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Seems like this is very common; we're our own worst critics. I've rarely liked anything immediately that I've recorded, even when my bandmates say it sounds great. But as others have said, after a period of time, it sounds better to me. One thing I don't like to do is a lot of takes. I prefer to get it in 1 - 3 takes, or so. Any more and it starts to get 'stale' or something.
 

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Discussion Starter · #13 ·
I prefer to get it in 1 - 3 takes, or so. Any more and it starts to get 'stale' or something.
My best everything is in the first couple takes. For this project, we're recording as much 'live' as possible. The guitar player likes many, many takes. I think we played the same tune 9 times top to bottom and ended up using the first take. Of course, this is a basement studio - in the 'real world', 9 takes would start costing money.
 

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Ah, but what's money when you can have... perfection!

Ahem.
 

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Tony,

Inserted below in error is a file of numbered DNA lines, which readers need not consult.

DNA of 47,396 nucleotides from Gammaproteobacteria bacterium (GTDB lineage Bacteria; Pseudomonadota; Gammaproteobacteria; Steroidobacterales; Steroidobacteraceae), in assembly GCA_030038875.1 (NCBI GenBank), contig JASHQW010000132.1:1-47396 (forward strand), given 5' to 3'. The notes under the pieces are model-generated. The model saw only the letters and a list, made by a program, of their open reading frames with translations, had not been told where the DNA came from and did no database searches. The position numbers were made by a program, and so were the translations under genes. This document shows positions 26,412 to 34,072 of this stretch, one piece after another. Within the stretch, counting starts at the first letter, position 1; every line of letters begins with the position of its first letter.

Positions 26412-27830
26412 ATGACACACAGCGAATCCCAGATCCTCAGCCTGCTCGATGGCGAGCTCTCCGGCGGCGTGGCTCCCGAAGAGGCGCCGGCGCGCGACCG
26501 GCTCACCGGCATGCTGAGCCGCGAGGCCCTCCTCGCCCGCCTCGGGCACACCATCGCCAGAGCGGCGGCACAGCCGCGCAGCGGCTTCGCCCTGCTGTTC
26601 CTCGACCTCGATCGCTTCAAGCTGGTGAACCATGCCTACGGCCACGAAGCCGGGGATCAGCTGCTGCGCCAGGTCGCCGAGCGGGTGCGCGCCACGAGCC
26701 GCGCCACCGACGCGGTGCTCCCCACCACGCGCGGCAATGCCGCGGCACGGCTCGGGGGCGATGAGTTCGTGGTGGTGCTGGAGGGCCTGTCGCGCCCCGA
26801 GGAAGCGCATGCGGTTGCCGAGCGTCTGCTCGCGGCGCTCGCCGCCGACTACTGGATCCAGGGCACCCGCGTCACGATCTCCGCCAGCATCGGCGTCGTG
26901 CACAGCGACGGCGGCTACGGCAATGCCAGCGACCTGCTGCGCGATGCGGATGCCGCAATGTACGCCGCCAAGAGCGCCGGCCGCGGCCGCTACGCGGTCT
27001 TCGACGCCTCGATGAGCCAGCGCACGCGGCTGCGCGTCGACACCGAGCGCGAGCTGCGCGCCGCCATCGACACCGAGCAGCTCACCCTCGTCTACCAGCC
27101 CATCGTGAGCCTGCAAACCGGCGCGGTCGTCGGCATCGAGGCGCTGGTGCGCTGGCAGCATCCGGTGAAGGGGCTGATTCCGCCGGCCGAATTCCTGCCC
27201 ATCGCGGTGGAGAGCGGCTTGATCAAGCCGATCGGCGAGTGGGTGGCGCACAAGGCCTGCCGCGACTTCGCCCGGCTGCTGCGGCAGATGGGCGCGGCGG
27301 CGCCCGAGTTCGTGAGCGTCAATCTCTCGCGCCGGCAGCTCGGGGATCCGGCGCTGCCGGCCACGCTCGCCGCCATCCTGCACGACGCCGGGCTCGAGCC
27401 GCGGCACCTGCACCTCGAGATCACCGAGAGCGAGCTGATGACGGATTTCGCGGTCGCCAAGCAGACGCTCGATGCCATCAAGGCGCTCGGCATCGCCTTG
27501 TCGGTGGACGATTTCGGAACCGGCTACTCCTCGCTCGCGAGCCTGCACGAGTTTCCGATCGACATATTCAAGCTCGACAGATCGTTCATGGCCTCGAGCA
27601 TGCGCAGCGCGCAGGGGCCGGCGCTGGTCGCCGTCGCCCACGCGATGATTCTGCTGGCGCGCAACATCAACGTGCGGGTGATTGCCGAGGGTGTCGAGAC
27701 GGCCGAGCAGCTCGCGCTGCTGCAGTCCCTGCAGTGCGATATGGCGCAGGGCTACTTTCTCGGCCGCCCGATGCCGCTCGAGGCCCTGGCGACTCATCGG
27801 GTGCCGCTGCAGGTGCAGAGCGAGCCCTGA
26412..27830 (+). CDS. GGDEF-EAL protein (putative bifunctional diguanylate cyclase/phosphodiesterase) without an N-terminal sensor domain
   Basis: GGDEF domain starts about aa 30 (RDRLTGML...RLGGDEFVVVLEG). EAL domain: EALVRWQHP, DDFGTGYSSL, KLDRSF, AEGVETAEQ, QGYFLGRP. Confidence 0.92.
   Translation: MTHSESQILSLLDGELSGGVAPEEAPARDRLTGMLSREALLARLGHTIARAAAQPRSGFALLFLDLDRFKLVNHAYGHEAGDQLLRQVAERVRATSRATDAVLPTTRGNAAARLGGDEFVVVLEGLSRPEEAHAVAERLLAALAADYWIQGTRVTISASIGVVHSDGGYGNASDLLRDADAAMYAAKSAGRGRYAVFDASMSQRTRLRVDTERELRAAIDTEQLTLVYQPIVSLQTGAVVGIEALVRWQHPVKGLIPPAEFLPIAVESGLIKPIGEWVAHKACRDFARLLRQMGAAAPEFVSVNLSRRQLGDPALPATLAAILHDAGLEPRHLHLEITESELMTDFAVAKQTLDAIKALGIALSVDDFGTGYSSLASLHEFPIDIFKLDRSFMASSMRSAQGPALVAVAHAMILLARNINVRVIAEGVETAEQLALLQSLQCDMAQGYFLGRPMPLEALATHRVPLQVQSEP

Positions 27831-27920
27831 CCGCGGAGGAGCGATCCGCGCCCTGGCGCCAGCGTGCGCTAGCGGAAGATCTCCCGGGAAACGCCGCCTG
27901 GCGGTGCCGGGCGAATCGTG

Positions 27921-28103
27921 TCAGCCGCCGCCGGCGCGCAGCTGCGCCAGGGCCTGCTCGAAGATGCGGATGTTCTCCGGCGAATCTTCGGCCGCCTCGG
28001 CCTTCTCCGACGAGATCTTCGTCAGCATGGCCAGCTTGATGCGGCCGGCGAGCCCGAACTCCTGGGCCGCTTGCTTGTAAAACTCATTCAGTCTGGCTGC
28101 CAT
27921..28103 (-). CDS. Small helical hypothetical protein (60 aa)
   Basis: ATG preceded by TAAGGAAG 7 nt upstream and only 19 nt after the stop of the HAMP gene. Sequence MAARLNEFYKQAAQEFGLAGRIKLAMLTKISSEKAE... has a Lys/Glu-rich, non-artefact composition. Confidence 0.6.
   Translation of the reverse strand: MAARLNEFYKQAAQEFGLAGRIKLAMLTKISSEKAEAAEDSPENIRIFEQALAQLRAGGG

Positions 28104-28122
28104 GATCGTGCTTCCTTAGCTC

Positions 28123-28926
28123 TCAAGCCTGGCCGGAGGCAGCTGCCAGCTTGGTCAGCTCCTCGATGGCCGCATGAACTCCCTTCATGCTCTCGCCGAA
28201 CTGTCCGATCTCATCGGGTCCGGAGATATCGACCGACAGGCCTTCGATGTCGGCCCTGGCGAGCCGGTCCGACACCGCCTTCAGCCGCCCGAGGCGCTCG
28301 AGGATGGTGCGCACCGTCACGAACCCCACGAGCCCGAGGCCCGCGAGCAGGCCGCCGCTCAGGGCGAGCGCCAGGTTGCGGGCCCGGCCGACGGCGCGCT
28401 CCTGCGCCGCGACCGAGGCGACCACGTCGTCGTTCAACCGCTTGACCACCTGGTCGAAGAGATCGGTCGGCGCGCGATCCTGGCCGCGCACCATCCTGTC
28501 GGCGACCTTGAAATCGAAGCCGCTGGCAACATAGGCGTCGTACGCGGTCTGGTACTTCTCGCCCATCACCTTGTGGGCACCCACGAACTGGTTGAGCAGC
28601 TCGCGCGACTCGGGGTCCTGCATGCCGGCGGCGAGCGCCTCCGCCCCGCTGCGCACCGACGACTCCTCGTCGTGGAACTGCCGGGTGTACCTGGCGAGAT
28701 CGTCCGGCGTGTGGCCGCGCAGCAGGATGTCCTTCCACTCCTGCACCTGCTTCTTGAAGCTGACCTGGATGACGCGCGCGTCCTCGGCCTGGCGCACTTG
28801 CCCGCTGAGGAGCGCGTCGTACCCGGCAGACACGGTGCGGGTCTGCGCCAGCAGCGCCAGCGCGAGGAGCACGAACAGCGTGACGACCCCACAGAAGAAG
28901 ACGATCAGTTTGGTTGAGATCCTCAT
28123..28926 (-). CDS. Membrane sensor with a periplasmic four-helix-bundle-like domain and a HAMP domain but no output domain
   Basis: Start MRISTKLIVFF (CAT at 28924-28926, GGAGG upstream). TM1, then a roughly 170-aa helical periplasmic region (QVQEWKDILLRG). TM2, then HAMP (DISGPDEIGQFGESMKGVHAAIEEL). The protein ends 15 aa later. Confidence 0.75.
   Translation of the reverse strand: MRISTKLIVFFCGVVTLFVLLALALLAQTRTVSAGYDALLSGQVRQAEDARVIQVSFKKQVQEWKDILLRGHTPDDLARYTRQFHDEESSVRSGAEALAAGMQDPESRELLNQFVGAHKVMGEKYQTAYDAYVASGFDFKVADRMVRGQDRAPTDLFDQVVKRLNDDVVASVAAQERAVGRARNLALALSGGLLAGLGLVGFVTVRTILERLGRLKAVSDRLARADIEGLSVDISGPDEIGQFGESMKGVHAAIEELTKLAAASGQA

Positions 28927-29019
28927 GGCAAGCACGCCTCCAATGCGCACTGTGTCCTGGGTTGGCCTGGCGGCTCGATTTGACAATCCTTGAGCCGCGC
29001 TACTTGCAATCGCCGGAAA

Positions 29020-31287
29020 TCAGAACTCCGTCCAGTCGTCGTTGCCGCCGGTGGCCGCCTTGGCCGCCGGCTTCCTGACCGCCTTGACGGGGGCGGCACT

I think there are very few of us who love how we sound on recordings, and always find a reason to be less than happy.
This is all one big journey....try to find happiness where you are at now, with the understanding that hopefully things will continue to get better and better with every year that passes, as you have probably already seen with your playing.
I've heard you play, and you sound wonderful.

As a dear friend always says, "Acceptance of what is". That doesn't mean feeling like you are giving in or giving up, it just means to find a way to be accepting of where things are at for you, at the moment. That has been very helpful to me in my life.


I've always been a huge fan of live recordings in the studio. where everybody is right next to each other in one room, and there's no punching in to fix things.
For me, I love that spontaneity and the vibe that you get when feeding off one another. There is always something that doesn't come out perfect but I never cared about that. The energy was always more important than missed notes, etc...